The Weekend Australian, July 12-13, 2008
PEOPLE frequently blame individual aspects of the Arab-Israel conflict for the lack of Israeli-Palestinian peace. But applying such selective moral outrage, as did Paul Heywood-Smith and Bassam Dally in last week’s Inquirer, ignores the elephant in the room. This elephant isn’t Israeli settlements. Nor is it just Palestinian terrorism.
The reason Israeli-Palestinian peace seems so elusive is one of simple rejectionism. Much of the Palestinian and wider Arab elite still fundamentally reject Israel’s right to exist.
Given that Israel has existed for 60 years, this sounds bizarre. But it explains why books, Palestinian television programs and even summer camps for children promote ideas of Israel’s supposedly inevitable destruction. It explains the Palestinian decision to boycott next month’s International Geographers’ Congress, because Israelis will be present. More importantly, it explains why most Arab states refuse to make peace with Israel.
Yes, the Arab League issued an Arab-Israel peace plan. But its wording made clear Israel was required to effectively dissolve itself as a country by absorbing all Palestinian refugees, plus their descendants. Only then would Arab countries decide whether to enter negotiations with Israel. Absorbing four million non-Jews would remove the Jewish nature of the Jewish state – a non-starter for Israel. Israel suggested using the proposal as a basis for negotiations. The Arab League rejected this outright, proving it wasn’t attempting peace, rather attempting to make Israel look bad for rejecting it.
The widespread rejection of Israel as a distinct Middle Eastern society has seen many Arabs blaming Israel for the region’s woes.
This furphy has been partially internalised by outsiders claiming Middle East peace would be realised if only the US and Australian governments became “honest brokers” and leaned on Israel to remove settlements, for instance. But these governments are honest. They criticise the Palestinian Authority for not ending corruption, terrorism or incitement. Where they think Israel errs, they say so. Most of the time, people who call for governments to be “honest brokers” in the conflict, rather dishonestly mean they think those governments should excuse Palestinian wrongdoing.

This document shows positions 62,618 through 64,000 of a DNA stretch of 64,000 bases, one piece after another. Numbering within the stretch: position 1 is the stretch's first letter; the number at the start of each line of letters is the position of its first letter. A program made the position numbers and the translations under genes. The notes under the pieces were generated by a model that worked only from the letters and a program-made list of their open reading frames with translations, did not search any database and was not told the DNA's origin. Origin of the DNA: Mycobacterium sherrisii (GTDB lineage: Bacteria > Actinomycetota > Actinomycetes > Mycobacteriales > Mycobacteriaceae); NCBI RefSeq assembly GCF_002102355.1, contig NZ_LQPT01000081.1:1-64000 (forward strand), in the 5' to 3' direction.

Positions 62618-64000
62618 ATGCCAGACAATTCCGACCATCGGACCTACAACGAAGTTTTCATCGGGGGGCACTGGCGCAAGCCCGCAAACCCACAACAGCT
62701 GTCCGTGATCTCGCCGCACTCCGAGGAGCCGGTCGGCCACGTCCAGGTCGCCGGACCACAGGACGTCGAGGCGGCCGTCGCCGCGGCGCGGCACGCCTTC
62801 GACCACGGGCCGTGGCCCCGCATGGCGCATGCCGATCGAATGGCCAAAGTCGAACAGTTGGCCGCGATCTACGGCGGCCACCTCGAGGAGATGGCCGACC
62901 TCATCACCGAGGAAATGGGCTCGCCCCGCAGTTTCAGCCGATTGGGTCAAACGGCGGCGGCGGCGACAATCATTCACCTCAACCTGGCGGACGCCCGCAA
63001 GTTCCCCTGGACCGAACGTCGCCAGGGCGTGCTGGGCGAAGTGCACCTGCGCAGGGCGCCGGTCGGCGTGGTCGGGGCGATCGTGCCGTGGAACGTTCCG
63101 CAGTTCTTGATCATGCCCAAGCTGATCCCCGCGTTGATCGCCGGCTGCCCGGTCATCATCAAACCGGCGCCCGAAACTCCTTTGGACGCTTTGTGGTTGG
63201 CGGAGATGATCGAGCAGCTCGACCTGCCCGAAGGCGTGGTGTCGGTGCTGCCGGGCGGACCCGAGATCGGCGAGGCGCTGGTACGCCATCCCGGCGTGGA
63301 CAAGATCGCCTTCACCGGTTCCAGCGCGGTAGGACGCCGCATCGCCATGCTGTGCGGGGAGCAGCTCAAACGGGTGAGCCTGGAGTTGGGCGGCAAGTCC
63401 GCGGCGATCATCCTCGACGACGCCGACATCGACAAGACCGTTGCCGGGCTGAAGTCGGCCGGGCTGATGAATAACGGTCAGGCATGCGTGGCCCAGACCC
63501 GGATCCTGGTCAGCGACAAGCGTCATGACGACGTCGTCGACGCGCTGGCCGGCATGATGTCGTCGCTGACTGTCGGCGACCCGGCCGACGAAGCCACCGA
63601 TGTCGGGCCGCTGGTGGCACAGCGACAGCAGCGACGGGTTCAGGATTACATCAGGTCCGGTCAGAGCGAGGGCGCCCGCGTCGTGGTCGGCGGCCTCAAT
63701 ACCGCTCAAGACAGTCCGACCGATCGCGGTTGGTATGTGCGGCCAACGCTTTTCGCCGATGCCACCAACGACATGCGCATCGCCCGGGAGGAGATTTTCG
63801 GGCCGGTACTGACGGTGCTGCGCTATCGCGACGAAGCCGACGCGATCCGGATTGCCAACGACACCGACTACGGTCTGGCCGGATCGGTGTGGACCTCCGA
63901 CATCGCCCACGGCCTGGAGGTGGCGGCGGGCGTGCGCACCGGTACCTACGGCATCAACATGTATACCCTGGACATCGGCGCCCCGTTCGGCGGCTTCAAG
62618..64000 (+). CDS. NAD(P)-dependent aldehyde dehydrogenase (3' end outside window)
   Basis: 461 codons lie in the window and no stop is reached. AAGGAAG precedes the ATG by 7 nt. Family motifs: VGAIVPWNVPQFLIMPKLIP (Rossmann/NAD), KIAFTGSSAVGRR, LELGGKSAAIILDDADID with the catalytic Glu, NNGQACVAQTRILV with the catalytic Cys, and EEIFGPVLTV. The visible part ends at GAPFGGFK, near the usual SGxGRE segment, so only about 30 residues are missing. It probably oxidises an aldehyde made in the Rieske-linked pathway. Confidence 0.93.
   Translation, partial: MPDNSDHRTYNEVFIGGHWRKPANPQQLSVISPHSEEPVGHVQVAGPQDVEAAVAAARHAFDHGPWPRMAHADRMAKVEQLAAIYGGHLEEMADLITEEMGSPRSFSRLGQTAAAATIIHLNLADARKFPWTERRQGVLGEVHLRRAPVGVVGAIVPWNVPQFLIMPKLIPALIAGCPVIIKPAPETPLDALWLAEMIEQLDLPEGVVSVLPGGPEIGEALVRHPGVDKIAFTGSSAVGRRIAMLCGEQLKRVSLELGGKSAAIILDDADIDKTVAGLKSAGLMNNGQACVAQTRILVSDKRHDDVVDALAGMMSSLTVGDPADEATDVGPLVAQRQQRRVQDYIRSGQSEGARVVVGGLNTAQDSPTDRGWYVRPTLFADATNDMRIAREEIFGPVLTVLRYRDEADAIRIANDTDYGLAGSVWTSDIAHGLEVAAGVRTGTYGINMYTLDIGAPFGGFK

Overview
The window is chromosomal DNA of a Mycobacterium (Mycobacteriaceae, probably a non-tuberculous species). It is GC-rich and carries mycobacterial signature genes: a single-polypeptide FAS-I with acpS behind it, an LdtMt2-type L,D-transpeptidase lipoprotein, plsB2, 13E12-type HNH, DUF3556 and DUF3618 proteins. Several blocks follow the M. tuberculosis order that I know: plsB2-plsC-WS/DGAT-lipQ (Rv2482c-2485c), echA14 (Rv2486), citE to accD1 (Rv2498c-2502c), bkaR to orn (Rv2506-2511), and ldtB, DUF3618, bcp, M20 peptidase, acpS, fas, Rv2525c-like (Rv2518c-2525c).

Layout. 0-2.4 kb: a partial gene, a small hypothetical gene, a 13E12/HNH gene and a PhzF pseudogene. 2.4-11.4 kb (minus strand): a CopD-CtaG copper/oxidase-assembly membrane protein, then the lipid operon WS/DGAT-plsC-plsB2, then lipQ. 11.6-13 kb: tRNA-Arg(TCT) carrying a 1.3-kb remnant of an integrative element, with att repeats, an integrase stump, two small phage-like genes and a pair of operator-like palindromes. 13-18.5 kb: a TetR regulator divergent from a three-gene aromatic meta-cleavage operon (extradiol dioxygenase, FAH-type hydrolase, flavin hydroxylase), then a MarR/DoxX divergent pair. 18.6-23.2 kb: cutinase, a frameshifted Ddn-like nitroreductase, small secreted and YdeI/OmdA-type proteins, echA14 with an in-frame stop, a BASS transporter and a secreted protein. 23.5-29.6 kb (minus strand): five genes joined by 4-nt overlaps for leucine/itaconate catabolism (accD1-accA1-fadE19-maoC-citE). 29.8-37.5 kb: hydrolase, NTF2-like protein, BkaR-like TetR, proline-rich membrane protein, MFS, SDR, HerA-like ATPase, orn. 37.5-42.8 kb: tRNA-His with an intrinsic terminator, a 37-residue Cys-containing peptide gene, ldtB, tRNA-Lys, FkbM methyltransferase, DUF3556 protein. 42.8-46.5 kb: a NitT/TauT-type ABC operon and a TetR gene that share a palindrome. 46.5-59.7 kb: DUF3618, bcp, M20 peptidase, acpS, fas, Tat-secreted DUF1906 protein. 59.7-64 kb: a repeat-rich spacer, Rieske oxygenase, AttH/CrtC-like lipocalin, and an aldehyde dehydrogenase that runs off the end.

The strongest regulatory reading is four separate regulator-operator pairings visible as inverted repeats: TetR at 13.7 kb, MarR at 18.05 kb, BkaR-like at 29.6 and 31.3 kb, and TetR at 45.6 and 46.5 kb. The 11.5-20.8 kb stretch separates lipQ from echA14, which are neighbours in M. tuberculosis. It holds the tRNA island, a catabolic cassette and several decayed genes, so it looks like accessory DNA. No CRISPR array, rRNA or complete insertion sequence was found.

Besides, anyone who thinks removing Israeli settlements will improve living standards or human rights in the Arab Middle East (or prevent Sunnis and Shi’ites slaughtering each other in Iraq) is dreaming.
In 2005, Israel removed its settlements from Gaza, in a voluntary action designed to prompt peaceful Palestinian reciprocation.
The result wasn’t peaceful reciprocity. The number of rockets fired from Gaza into nearby Israeli towns dramatically increased.
Palestinian media portrayed the Israeli withdrawal as a military defeat, urging Palestinian fighters to double their efforts in order to defeat the Zionists once and for all. Nor did Palestinians build housing or industry in the former settlements.
My point? The settlements are often criticised as an obstacle to Palestinian development and a reason for violence. Yet, when the settlement excuse was removed, development didn’t increase, nor violence decrease.
Moreover, all parties to the conflict know that when a final status agreement is signed, any Jewish presence in what will become Palestine will be removed. Though Israel will keep some settlements, Palestinians will gain part of Israel, in a negotiated land swap. Palestine will become the Judenrein state it has always dreamed of being.
Despite these well-known facts, some still claim the settlements prevent peace. A recent Israeli announcement to build more apartments in eastern Jerusalem is provided as an example. But these apartments aren’t new settlements, nor are they taking any land from Palestinians; they’re completely within pre-existing Jewish suburbs.
Palestinians might hate settlements, but settlements aren’t the reason for a lack of peace. The reason is the ongoing rejection of Israel’s right to exist.
Why did the Palestinian leadership turn down peace offers in 1937, ’47, ’67, 2000 and 2001? Not because it didn’t want a state, but because accepting a state would also mean accepting Israel existing alongside it.
So why did Yasser Arafat sign interim agreements with Israel during the Oslo process from 1993? Because he was prepared to take what he could – arms, autonomy, etc – but wasn’t prepared to sign a final status agreement. When push came to shove at Camp David in 2000, Arafat walked away from a two-state offer without offering a counter-proposal.
There is no peace because of Arafat’s then – and now Hamas’s – rejectionism. This produces terrorism, which produces attempts to stop it, which hardens opinions on both sides. If the Palestinian elite would make the historic decision to reconcile itself to a state alongside, not instead of, the Jewish state, peace could quickly be realised.
Bren Carlill is an analyst at the Australia-Israel & Jewish Affairs Council.